FinTech in Focus
Milken Institute Releases Overview of 70-plus U.S. Online, Non-Bank Finance Platforms
Welcome back FinTech in Focus! My apologies for being unable to release a new edition last week due to the arrival of my new daughter and the subsequent realization that I now have two children to care for. It’s organized chaos in the Mueller household these days.
In return for waiting patiently, I present you with a report that profiles more than 70 online, non-bank finance platforms based predominantly in the U.S. The short paper and 100+ page landscape is meant to increase understanding among policymakers and regulators by exploring the history behind each platform, the products offered, and how they became recognized credit resources. The release is timely given the heightened interest in “marketplace lending” in Washington. This interest was highlighted by two recent events hosted by the Federal Trade Commission and the White House covering online, non-bank finance platforms and other FinTech issues.
The industry is going through profound changes. Among the developments this week: Concerns were raised about “stacking” loans from multiple lenders to the same borrower; Vouch Financial announced that it is shutting its doors; Lending Club postponed its annual shareholder meeting and announced that it will raise interest rates; and Prosper announced that it put its relationships with loan-referral websites LendingTree and Credit Karma on hold. News also came to light that: Lending Club’s former CEO Renaud Laplanche is currently in talks with various firms about taking the company private; OnDeck and Intuit’s $100 million partnership is backed by a fund jointly owned by both companies; Biz2Credit entered India to expand the platform’s reach to the nearly 30 million small businesses in the country; RateSetter announced a move into small business lending in the UK; and Funding Circle and the European Investment Bank announced “a £100 million investment in loans to UK small businesses originated through Funding Circle.”
Singapore Pushes Further into FinTech; Bank of England Launches FinTech Accelerator
Three developments out of Singapore over the past week or so. First, the Monetary Authority of Singapore (MAS) and the Australian Securities and Investments Commission signed an agreement to enable FinTech companies to grow and expand in each other's markets while receiving advice on required licenses to reduce regulatory uncertainty and time to market. Second, Singapore Fintech Consortium and the Fintech Center of Korea signed a memorandum of understanding that they will work more closely to support FinTech firms. And finally, two days after MAS proposed a regulatory sandbox for FinTech firms, the central bank released proposals for securities-based crowdfunding.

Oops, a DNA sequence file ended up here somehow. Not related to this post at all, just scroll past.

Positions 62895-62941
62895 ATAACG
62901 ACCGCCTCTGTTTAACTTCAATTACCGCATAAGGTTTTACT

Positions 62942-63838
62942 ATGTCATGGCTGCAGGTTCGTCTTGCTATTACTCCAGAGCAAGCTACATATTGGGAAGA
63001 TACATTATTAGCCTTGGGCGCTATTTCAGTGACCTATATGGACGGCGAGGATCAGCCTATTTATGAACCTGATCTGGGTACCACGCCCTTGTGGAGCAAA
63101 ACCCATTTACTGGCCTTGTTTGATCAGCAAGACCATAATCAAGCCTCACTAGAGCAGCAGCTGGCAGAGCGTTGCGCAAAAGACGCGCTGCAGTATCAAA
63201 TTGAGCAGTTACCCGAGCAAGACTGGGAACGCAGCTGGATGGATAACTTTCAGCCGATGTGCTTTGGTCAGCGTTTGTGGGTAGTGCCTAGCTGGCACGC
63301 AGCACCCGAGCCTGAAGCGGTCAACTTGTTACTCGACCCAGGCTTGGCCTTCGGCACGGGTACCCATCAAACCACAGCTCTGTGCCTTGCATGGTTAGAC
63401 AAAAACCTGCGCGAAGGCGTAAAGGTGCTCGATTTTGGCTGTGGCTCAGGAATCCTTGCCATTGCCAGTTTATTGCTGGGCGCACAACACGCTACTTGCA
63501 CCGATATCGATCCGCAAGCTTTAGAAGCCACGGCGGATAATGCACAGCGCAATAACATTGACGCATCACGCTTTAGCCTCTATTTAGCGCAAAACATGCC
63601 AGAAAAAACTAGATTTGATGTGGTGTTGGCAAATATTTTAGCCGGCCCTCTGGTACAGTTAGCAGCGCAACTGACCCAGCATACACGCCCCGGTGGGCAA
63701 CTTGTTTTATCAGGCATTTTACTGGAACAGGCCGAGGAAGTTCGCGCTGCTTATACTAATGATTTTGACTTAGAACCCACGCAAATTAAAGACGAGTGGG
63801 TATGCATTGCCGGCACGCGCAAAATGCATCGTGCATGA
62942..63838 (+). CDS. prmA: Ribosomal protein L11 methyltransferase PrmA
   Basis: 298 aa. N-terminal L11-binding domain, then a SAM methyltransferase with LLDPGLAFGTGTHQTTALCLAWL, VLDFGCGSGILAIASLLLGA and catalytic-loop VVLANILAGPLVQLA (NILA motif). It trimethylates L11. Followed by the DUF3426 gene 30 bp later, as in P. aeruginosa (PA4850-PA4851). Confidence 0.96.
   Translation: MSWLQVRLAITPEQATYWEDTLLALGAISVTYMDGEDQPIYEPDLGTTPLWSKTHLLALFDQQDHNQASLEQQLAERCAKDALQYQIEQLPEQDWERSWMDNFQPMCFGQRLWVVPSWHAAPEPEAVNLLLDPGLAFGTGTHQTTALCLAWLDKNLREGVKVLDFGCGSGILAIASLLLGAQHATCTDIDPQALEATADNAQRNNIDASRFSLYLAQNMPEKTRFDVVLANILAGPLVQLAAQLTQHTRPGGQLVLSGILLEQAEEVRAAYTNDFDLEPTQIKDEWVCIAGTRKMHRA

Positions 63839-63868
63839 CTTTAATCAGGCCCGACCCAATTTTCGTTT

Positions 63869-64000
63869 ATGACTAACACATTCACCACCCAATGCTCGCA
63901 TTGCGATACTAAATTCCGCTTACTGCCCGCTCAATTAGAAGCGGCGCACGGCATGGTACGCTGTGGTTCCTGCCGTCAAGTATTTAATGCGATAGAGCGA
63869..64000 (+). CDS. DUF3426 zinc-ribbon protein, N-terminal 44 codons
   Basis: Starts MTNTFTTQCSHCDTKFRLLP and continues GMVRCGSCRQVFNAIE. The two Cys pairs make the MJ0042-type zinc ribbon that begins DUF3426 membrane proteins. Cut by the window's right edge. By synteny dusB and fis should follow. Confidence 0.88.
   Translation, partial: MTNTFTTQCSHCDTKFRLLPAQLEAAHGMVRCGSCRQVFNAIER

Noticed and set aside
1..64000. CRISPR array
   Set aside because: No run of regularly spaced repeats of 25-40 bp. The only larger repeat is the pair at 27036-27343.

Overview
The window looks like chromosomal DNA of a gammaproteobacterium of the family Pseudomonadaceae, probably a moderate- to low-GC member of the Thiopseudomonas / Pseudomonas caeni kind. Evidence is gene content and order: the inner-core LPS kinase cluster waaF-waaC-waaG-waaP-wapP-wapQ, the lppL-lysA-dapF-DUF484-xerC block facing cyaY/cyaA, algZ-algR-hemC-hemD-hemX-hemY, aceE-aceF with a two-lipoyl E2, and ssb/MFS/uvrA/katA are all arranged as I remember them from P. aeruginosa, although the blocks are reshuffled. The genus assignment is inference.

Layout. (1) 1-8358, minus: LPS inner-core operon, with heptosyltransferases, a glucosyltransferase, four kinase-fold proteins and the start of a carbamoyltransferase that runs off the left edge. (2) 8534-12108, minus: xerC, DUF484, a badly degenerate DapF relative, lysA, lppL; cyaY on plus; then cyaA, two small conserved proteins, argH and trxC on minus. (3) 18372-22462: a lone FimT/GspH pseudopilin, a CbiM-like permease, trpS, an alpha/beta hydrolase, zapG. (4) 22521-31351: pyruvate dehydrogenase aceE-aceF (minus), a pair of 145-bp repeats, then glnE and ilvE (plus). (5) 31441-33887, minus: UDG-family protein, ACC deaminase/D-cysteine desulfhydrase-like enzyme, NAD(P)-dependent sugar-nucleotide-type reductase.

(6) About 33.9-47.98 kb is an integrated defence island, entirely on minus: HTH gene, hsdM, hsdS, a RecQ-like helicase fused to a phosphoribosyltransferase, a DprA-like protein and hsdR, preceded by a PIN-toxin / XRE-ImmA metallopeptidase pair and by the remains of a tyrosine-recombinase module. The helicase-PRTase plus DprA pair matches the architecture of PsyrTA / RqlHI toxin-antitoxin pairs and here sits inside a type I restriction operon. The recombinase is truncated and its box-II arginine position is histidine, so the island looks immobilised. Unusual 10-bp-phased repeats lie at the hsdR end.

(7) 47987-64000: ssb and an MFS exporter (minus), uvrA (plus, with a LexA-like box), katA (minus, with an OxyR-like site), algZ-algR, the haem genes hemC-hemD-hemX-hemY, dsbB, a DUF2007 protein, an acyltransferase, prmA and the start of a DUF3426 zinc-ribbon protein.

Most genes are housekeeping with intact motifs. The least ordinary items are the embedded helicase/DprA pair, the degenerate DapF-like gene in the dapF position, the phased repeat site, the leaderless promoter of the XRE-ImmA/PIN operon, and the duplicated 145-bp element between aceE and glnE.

Meanwhile, the Bank of England released Governor Mark Carney’s planned remarks on FinTech. Carney was scheduled to deliver the remarks publicly, but the speech was cancelled due to the tragic death of Labour MP Jo Cox. Carney discussed the benefits of FinTech innovations and the steps the central bank is taking to enable FinTech transformation, including the launch of a FinTech Accelerator.
Bitcoin Hits Two-Year High; DAO Hacked & the Price of Ether Plummets
Roughly a week ago, the price of Bitcoin surpassed highs last seen more than two years ago, while the price of Ether surpassed $20 for the first time. Both currencies have faltered however, with Bitcoin collapsing from roughly $760 to $650 due to one of the largest bitcoin exchanges suspending trading twice within the past day. Meanwhile, Ether’s price fell dramatically and currently resides around $12 due to a hack to the Decentralized Autonomous Organization — which I’ve profiled a few times — that drained more than $50 million worth of the digital currency. Vitalik Buterin provided an update on the attack and sought to calm the debate over whether the Ethereum code requires additional rules.
In other headlines, the New York Department of Financial Services approved Ripple Lab’s application for a virtual currency license; Sweden's government is conducting tests to use blockchain technology for land registry; and Deutsche Bank anticipates that its blockchain project will be ready to launch in two years, even if the regulatory and legal framework for it could take five to 10 years.
Samsung Pay went live in Australia and Singapore last week, around the same time that Stripe launched in France after a year-long trial. Meanwhile, JPMorgan Chase has joined with Bank of America and U.S. Bancorp to allow customers to transfer money between each lender in real time. They expect other banks to join the agreement in the near future. (The figure below provides additional evidence that bank payment apps are a preferred method used for peer-to-peer payments in the U.S.). The effort marks another challenge for PayPal, which just watched Apple introduce an Apple Pay button to website checkouts, though the payment function only works in Safari at the moment.
FinTech in Focus compiles all the must-read stories about the role technology plays in the delivery of financial products and services. Get a sampling of the week's top domestic and international stories about this innovative, fast-growing sector all right here. For questions or inquiries, contact Jackson Mueller at email@example.com.